Green spaces give longevity - Longevity and Supplements (Live healthy naturally)


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Wednesday, July 6, 2022

Green spaces give longevity


 Living close to a green area will prolong your life.

The greatest investigation ever conducted on the connection between environment and human longevity has a straightforward conclusion to make.
Eight million individuals.
seven nations.
The study, which was co-published in The Lancet Planet Health with the World Health Organization, had one clear conclusion: "When you are exposed to greenery or greenness around your home, your probability to die... is less compared to those with less green-ness around their home," says David Rojas, researcher at the Barcelona Institute for Global Health and Colorado State University and lead author of the study.
In particular, the research team discovered that your chance of dying decreases by 4 percent for every 10% increase in vegetation that is located within 1,600 feet of your residence. 

These precise figures came from a big meta-analysis that examined nine distinct longitudinal studies about health and green space that examined how and how long people lived over extensive periods of time.
Australia, Canada, China, Spain, Italy, Switzerland, and the United States were among the international nations represented among the subjects.

According to Rojas, the results were the same everywhere.
Living close to more green space was associated with a longer lifespan than living close to less.
Grass, trees, or gardens may make up this green environment.
It may be either a public or private area.
The study didn't make any distinctions between different plants, nor did it have the data fidelity to make that assertion.
(Vegetation around houses was precisely measured using satellite photography.)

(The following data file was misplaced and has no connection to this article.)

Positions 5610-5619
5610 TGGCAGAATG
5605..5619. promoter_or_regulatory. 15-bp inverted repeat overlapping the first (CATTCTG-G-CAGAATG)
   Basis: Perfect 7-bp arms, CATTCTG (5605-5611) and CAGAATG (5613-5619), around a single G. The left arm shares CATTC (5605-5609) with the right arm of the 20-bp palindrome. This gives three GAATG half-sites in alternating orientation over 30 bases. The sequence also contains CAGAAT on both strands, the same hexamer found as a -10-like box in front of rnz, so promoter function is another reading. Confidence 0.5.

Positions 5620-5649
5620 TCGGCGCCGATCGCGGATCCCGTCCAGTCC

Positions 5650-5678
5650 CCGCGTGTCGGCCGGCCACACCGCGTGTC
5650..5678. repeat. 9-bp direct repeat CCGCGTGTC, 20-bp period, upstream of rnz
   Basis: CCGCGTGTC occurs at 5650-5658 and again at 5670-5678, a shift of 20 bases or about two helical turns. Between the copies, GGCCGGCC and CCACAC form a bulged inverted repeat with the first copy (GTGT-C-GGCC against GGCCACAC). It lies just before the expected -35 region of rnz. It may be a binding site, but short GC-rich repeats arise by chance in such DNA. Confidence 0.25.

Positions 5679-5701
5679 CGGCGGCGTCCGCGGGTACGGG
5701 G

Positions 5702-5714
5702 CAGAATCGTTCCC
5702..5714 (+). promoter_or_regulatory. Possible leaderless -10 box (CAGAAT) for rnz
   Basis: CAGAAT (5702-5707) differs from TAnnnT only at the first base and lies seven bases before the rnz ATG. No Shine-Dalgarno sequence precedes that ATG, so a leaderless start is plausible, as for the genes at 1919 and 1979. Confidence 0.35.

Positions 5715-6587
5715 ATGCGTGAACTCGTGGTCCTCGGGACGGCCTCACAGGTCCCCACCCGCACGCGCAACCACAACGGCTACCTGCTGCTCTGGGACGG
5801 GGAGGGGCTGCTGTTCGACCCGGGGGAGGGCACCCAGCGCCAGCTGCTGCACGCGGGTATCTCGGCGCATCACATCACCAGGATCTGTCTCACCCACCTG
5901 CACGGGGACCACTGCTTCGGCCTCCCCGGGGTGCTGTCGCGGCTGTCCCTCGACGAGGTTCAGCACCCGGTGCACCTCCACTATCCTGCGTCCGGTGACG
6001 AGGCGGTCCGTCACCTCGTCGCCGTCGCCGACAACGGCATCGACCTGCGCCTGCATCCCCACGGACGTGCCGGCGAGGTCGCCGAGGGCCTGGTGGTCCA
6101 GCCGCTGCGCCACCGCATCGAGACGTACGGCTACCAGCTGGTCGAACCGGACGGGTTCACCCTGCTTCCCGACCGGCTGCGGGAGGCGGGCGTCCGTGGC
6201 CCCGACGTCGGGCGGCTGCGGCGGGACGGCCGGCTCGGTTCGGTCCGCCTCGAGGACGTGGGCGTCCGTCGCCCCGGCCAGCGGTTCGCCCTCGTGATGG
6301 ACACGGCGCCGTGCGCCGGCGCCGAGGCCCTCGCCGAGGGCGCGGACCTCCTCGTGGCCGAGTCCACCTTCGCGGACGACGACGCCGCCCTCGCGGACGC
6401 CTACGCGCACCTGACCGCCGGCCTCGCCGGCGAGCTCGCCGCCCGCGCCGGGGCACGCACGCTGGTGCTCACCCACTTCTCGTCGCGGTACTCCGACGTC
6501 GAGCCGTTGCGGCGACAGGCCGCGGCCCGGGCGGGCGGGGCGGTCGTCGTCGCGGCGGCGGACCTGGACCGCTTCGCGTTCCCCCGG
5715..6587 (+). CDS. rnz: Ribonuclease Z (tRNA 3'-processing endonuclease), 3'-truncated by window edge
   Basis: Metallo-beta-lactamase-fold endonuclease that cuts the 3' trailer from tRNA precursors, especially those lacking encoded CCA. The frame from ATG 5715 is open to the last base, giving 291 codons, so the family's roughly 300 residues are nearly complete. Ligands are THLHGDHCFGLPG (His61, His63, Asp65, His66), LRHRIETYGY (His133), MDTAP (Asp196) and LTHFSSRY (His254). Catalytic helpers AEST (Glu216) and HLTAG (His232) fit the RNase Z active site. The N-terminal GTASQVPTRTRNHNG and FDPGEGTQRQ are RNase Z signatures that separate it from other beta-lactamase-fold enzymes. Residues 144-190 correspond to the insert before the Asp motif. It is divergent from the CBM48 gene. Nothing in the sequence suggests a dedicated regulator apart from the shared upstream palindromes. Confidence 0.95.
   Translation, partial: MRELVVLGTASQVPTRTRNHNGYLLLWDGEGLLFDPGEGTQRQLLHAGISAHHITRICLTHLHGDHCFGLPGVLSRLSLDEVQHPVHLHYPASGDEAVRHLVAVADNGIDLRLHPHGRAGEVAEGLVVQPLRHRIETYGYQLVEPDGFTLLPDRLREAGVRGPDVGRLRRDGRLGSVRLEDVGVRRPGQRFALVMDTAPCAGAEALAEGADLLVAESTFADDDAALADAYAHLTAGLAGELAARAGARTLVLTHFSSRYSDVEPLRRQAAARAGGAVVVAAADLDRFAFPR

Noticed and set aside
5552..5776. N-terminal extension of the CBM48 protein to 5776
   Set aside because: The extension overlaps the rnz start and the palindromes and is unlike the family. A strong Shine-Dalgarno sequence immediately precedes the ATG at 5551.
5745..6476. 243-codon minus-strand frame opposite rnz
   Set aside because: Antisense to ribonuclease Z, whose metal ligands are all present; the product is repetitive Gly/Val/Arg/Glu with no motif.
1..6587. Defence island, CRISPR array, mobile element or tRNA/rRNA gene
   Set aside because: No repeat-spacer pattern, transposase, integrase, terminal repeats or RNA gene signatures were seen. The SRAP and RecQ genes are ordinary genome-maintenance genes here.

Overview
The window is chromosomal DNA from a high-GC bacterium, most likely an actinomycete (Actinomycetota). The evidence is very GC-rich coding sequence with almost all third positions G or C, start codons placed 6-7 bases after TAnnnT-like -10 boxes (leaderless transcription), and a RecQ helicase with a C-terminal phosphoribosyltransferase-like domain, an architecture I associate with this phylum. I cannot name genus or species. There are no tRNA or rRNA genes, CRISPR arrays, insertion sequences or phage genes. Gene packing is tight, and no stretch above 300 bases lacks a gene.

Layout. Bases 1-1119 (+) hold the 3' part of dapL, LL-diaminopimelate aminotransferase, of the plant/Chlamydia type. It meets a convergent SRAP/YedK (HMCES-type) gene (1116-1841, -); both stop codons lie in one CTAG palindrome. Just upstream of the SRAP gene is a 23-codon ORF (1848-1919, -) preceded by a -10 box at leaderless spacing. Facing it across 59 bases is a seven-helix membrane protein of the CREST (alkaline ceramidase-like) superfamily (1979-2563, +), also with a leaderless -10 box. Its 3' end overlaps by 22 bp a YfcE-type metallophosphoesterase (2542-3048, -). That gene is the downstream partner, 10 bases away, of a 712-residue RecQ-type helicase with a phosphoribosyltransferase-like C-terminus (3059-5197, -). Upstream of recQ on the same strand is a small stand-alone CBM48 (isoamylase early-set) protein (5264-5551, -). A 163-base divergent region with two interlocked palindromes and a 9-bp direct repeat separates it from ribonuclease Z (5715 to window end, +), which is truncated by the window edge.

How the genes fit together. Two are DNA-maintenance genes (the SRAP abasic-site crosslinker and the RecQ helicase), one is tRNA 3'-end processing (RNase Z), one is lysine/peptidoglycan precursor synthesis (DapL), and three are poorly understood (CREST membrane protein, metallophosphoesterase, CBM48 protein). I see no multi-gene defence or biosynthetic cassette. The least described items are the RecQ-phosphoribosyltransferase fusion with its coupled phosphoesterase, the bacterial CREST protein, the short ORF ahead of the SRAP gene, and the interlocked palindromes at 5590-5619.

Why do individuals who have greater access to green places live longer?
Rojas makes no claim to expertise.
He suggests that there are various options and that they might even be cooperating.
Stress is known to be reduced by simply staring at plants, which reduces the blood's level of harmful cortisol.
Our immune systems may be strengthened and the microbiome on our skin may be affected by touching plants.
The benefit of good air quality is another:
Four persons can breathe oxygen produced by a single tree.
Even more, Rojas draws attention to how vegetation reduces the urban island heat effect, keeping some parts of cities colder and more comfortable than others.
Simply put, plants provide a ton of quantifiable good.
It almost seems as though humans have somehow evolved to live around them! 

What then should we do with this knowledge?
Perhaps the more obvious advice is to increase and encourage more greenery close to your home rather than relocate to an area with greater greenery, adds Rojas.
That would be the most obvious conclusion and would apply to everyone.

Rojas contends that in order to achieve their goals, urban planners should make every effort to use low-maintenance native plants and to push their budgets as far as possible.
He says, "Less concrete, more green."
Any tree or plant will begin to produce this transformation, or if you have a tiny area in the roadway, you can replace some concrete with grass. 

Rojas then wants to discover ways to maximize green space to increase these palpable health advantages.
Maybe some plants are more enduring than others.
Perhaps a single 40-foot tree positioned in the middle of a sidewalk could have the same impact as a manicured half-acre of lawn.
We simply don't know right now.
A straightforward maxim to remember is to "go green" as much as you reasonably can until we do.
Because it genuinely could mean your life.

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